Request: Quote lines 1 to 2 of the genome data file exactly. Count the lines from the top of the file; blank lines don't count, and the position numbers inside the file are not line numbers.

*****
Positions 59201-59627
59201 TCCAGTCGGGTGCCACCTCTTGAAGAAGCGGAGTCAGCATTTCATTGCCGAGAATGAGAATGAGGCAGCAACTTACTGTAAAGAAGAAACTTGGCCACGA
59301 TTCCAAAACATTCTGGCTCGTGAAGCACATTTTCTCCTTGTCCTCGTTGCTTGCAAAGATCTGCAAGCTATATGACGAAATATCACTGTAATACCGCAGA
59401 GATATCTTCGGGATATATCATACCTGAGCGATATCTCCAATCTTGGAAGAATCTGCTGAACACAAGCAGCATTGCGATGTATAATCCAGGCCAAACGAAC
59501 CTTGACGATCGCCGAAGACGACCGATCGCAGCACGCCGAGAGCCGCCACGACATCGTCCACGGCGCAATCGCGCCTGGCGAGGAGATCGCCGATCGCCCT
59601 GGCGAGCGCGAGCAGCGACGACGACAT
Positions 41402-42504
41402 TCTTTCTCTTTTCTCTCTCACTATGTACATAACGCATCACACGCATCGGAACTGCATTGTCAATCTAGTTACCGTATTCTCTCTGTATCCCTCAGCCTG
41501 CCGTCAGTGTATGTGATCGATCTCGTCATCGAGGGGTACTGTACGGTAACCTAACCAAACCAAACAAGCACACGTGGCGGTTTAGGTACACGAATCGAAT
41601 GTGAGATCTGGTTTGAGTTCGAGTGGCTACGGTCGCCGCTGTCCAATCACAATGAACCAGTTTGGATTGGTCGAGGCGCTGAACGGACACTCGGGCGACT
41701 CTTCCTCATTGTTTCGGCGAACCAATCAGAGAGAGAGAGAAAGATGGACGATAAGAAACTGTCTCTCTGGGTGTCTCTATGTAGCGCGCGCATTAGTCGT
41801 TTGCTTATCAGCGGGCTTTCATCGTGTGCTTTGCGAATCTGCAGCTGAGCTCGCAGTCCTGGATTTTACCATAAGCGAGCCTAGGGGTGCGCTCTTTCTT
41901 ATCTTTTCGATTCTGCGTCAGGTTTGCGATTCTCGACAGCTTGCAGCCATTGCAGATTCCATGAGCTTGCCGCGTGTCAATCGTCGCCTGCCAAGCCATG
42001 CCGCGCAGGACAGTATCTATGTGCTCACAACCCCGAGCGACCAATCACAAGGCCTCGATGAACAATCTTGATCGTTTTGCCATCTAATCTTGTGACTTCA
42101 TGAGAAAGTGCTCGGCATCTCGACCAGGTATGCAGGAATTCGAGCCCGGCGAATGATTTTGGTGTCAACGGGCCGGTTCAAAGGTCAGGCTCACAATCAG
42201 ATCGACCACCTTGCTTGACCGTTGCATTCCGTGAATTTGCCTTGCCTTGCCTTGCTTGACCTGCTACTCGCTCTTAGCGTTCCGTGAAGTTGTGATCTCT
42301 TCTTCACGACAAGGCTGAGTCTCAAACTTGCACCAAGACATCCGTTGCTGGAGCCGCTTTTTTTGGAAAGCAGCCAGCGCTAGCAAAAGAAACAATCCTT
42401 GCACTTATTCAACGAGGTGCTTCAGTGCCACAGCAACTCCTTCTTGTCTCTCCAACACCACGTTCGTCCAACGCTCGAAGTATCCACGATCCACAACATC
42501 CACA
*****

Positions 59201-59627
59201 TCCAGTCGGGTGCCACCTCTTGAAGAAGCGGAGTCAGCATTTCATTGCCGAGAATGAGAATGAGGCAGCAACTTACTGTAAAGAAGAAACTTGGCCACGA